The use of several images of various modalities has been proved to be useful for solving problems arising in many
different applications of remote sensing. The main reason is that each image of a given modality conveys its own part of
specific information, which can be integrated into a single model in order to improve our knowledge on a given area.
With the large amount of available data, any task of integration must be performed automatically. At the very first stage
of an automated integration process, a rather direct problem arises : given a region of interest within a first image, the
question is to find out its equivalent within a second image acquired over the same scene but with a different modality.
This problem is difficult because the decision to match two regions must rely on the common part of information
supported by the two images, even if their modalities are quite different. In this paper, we propose a new method to
address this problem.
Image registration is a major issue in the field of Remote Sensing because it provides a support for integrating information from two or more images into a model that represents our knowledge on a given application. It may be used for comparing the content of two segmented images captured by the same sensor at different times; but it also may be used for extracting and assembling information from images captured by various sensors corresponding to different modalities (optical, radar,).
The registration of images from different modalities is a very difficult problem because data representations are different (e.g. vectors for multispectral images and scalar values for radar ones) but also, and especially, because an important part of the information is different from an image to another (e.g. hyperspectral signature and radar response). And precisely, any registration process is based, explicitly or not, on matching the common information in the two images.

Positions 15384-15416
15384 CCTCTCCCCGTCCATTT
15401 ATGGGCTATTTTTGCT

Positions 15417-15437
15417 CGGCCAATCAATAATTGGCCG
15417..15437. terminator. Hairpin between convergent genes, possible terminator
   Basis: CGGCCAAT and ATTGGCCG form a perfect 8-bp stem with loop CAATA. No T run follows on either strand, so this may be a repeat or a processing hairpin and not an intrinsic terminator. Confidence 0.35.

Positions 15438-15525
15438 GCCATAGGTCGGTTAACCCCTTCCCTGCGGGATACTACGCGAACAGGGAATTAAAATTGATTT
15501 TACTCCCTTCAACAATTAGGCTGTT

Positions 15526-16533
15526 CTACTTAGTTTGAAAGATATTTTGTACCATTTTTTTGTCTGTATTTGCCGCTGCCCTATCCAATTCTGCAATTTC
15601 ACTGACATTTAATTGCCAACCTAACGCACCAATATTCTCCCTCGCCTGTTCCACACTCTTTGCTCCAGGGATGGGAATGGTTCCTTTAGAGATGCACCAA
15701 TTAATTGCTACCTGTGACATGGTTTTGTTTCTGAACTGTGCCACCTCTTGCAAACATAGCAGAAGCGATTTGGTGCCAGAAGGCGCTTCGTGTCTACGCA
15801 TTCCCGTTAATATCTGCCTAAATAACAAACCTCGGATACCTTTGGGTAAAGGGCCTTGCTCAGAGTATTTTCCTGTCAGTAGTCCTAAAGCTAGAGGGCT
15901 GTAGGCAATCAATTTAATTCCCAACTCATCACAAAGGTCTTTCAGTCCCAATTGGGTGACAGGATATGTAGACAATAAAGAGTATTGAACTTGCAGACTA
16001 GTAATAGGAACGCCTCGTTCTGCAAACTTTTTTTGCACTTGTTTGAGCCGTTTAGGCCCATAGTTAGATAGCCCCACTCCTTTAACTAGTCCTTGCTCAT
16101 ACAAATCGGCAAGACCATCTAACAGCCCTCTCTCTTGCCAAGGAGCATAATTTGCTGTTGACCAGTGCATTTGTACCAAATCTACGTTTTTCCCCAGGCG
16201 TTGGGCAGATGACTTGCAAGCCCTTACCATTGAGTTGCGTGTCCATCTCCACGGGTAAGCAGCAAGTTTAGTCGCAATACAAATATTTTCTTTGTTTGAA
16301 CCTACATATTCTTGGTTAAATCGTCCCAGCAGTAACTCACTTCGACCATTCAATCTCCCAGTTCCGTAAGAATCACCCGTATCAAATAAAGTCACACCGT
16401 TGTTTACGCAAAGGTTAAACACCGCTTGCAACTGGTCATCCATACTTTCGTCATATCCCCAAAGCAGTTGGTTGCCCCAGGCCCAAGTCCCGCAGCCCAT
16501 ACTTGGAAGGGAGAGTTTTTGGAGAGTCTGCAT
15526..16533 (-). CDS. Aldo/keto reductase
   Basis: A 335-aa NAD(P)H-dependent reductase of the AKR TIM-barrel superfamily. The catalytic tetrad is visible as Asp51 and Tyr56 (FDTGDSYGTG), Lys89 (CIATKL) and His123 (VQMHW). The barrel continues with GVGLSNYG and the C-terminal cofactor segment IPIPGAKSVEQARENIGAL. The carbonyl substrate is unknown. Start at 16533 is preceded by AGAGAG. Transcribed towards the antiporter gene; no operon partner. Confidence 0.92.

The problem we are interested in is to develop a generic approach that enables the registration of two images from different modalities when their spatial representations are related by a rigid transformation. This situation often occurs, and it requires a very robust and accurate registration process to provide the spatial correspondence.
First, we show that this registration problem between images from different modalities can be reduced to a matching problem between binary images. There are many approaches to tackle this problem, and we give an overview of these approaches. But we have to take into account the specificity of the context in which we have to solve this problem: we must select those points of both images that are associated with the same information, and not the other ones, in order to process the pairing that will lead to the registration parameters.
The approach we propose is a Hough-like method that induces a separation between relevant and non-relevant pairings, the Hough space being a representation of the rigid transformation parameters. In order to characterize the relevant items in each image, we propose a new primitive that provides a local representation of patterns in binary images. We give a complete description of this approach and results concerning various types of images to register.
In this paper, we propose a new formalism that enables to take into account image textural features in a very robust and selective way. This approach also permits to visualize these features so experts can efficiently supervise an image segmentation process based on texture analysis. The texture concept has been studied through different approaches. One of them is based on the notion of ordered local extrema and is very promising. Unfortunately, this approach does not take in charge texture directionality; and the mathematical morphology formalism, on which it is based, does not enable extensions to this feature. This led us to design a new formalism for texture representation which is able to include directionality features. It produces a representation of texture relevant features in the form of a surface z = f(x,y). The visualization of this surface gives experts sufficient information to discriminate different textures.